1.1    Irritation/sensitization

In two key studies in humans and in a supporting animal study, dibutyl terephthalate was not a skin irritant. Anin vitroeye irritation assay indicated a minimal potential for eye irritation for the undiluted material. Anin vivoeye irritation study in rabbits with the undiluted material indicated only minimal effects (conjunctival redness). Although the results of a LLNA in mice with undiluted dibutyl terephthalate indicated a potential for skin sensitization, a human repeated insult patch test on 208 volunteers indicated only a slight to moderate reaction in a single individual with no response in the other 207 volunteers. The test material is not judged to be a skin sensitizer.

Dibutyl terephthalate is not expected to cause respiratory irritation or sensitization.

2.      Repeat dose toxicity

There are no repeated dose toxicity studies available for dibutyl terephthalate. Rapidin vivoconversion to terephthalic acid (TPA) andn-butanol (BA) is anticipated, thus repeated dose toxicity information for these metabolites should substitute for toxicity information for the parent material.

Male and female rats were administered BA daily by gavage at 0, 30, 125 or 500 mg/kg bwt/day for either 6 or 13 weeks (ECETOC, 2003). There were no treatment related mortalities. Ataxia and hypoactivity (lasting less than 1 h) were observed immediately after dosing in both sexes of the high-dose group during the final 6 weeks of dosing. There were no other significant treatment related effects reported in this study. The NOAEL reported for this study was 125 mg/kg bwt/day. This value was used as the starting point for the calculation of DNEL values after correcting for the metabolism of dibutyl terephthalate which yields 2 equivalents of BA for each equivalent of the diester (278.34 / 2 x 74.12 or 1.88x). Thus the starting point for the calculation is 235 mg/kg bwt/day.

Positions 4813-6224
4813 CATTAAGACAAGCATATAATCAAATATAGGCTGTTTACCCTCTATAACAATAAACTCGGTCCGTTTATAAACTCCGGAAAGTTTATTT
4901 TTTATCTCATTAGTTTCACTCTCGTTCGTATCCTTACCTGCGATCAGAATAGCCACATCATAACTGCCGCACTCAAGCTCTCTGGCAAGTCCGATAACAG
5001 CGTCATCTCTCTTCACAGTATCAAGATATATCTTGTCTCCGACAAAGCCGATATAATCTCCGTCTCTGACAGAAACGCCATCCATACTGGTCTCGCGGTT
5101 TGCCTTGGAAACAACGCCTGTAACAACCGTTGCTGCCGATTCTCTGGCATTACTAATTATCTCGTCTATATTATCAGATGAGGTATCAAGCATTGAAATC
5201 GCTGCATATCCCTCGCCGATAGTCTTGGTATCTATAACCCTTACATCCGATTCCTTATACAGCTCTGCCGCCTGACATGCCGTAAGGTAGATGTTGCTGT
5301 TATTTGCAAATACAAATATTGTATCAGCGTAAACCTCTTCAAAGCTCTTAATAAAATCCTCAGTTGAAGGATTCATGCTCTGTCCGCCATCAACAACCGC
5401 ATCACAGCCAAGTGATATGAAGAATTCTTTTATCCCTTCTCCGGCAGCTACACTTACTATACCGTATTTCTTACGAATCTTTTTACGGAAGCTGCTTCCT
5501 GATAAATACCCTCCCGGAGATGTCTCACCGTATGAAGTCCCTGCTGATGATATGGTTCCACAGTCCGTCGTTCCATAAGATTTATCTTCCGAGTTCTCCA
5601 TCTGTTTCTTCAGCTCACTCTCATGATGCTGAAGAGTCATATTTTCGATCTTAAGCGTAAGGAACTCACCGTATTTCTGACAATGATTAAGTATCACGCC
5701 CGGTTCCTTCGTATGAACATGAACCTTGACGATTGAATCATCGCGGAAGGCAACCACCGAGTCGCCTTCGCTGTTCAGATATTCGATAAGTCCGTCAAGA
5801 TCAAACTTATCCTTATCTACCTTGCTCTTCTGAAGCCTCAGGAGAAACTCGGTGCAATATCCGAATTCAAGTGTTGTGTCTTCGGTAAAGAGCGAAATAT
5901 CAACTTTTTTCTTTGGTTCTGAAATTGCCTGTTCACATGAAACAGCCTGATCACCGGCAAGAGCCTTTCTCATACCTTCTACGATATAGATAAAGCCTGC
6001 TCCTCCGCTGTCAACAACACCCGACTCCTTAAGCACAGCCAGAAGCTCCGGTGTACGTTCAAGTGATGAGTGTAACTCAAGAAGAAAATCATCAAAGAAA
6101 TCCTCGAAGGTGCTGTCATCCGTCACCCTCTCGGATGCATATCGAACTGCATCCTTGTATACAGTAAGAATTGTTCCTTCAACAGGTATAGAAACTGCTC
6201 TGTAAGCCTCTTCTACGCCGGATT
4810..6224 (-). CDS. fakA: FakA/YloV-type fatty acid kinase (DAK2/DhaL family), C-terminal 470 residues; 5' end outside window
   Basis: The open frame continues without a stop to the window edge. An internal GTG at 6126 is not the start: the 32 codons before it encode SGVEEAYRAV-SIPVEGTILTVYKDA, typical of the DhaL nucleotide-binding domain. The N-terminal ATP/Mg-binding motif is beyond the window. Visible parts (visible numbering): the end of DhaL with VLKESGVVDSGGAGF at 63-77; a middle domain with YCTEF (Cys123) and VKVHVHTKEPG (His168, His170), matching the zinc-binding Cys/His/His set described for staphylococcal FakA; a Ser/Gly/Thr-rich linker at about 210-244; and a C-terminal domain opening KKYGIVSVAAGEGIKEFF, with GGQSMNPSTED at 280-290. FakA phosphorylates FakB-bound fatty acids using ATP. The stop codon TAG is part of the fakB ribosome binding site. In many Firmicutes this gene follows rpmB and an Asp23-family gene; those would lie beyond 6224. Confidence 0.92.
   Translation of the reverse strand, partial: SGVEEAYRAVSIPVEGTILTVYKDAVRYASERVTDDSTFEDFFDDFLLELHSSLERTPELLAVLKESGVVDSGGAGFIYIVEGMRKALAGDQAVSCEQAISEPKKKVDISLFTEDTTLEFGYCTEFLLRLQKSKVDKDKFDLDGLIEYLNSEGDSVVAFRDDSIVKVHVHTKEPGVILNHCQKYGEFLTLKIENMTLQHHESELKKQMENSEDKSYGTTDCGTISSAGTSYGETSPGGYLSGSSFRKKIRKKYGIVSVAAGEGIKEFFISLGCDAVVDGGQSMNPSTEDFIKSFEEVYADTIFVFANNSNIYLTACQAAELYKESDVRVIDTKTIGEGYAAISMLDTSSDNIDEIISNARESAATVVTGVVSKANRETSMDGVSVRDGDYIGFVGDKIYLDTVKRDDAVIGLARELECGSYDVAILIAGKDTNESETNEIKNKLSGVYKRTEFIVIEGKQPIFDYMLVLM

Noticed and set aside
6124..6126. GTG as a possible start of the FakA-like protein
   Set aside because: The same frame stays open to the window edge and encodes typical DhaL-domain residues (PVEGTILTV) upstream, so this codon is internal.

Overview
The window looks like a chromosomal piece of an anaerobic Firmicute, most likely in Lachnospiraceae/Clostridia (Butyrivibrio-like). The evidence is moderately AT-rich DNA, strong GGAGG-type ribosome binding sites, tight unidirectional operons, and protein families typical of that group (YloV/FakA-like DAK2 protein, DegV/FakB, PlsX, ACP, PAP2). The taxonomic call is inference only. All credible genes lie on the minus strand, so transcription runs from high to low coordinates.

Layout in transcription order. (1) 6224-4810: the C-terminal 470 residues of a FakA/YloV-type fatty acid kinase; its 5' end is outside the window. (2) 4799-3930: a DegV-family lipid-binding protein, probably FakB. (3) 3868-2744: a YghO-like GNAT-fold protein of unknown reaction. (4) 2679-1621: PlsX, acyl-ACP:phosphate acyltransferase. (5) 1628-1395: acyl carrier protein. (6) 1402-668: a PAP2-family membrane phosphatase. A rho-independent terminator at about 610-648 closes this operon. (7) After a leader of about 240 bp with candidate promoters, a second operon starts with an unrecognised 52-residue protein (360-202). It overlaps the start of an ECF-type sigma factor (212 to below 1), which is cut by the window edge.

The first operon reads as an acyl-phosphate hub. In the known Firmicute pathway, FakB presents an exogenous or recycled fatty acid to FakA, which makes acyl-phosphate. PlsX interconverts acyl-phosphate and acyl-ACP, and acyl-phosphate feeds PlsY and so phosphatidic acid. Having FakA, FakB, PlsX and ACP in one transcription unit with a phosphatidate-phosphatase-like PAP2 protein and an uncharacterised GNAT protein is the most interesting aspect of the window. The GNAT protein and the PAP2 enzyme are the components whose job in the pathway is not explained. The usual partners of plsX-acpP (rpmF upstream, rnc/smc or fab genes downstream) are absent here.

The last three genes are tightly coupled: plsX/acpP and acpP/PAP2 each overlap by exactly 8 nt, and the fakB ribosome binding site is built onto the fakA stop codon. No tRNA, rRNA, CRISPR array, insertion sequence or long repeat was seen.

Information is available concerning the repeated dose toxicity of TPA following administration in the diet or following inhalation exposures. The critical effect following repeated oral exposures is urolithiasis, the formation of urinary tract calculi and secondary effects on the urinary system including inflammation, hyperplasia, hematuria and increased kidney weights. At high dose levels, mortality is observed. In a key study, TPA was administered in the diet to male and female Wistar and CD rats for 90 days at concentrations of 0, 0.03, 0.125, 0.5, 2.20 and 5.0% (Ledouxet al.,1982). TPA-administration resulted in a decrease in urinary pH. Chronic inflammatory lesions of the bladder and urethra were observed in treated rats, with the highest incidence occurring in rats fed 5% TPA. Some small strain differences were present, but it was concluded that there were no substantial difference in TPA toxicity between CD and Wistar rats. Based on reduced body weights, the NOAEL can be considered to be 0.125% TPA in the diet (125 mg/kg bwt/day).

No effects were observed in groups of male and female Sprague-Dawley rats exposed by inhalation to terephthalic acid for 4 weeks (6 hours/day, 5 days/week) at concentrations of 1.03, 2.93 or 10.05 mg/m3(analytical). There were no significant effects noted in this inhalation study.

In numerous mechanistic studies conducted on TPA, it is clear that the effects on the bladder and urinary system are due to urolithiasis. It also is clear that at levels below which calcium terephthalate becomes insoluble, bladder calculi and stone formation are avoided as well as the effects of urolithiasis. Based on the work of Wolkowski and Tyl (1982), a urinary concentration of 8 mM terephthalic acid corresponds to saturation in an adult human. This is equivalent to an intake of 2.0 g of TPA daily or 29 mg/kg bwt/day based on a 70 kg human. Assuming complete metabolism of dibutyl terephthalate to TPA, and after correction based on molecular weight (278.35 / 166.13 or 1.675x), the corresponding starting value for the calculation of DNEL values for dibutyl terephthalate is 48.6 mg/kg bwt/day.

3.       Genotoxicity/carcinogenicity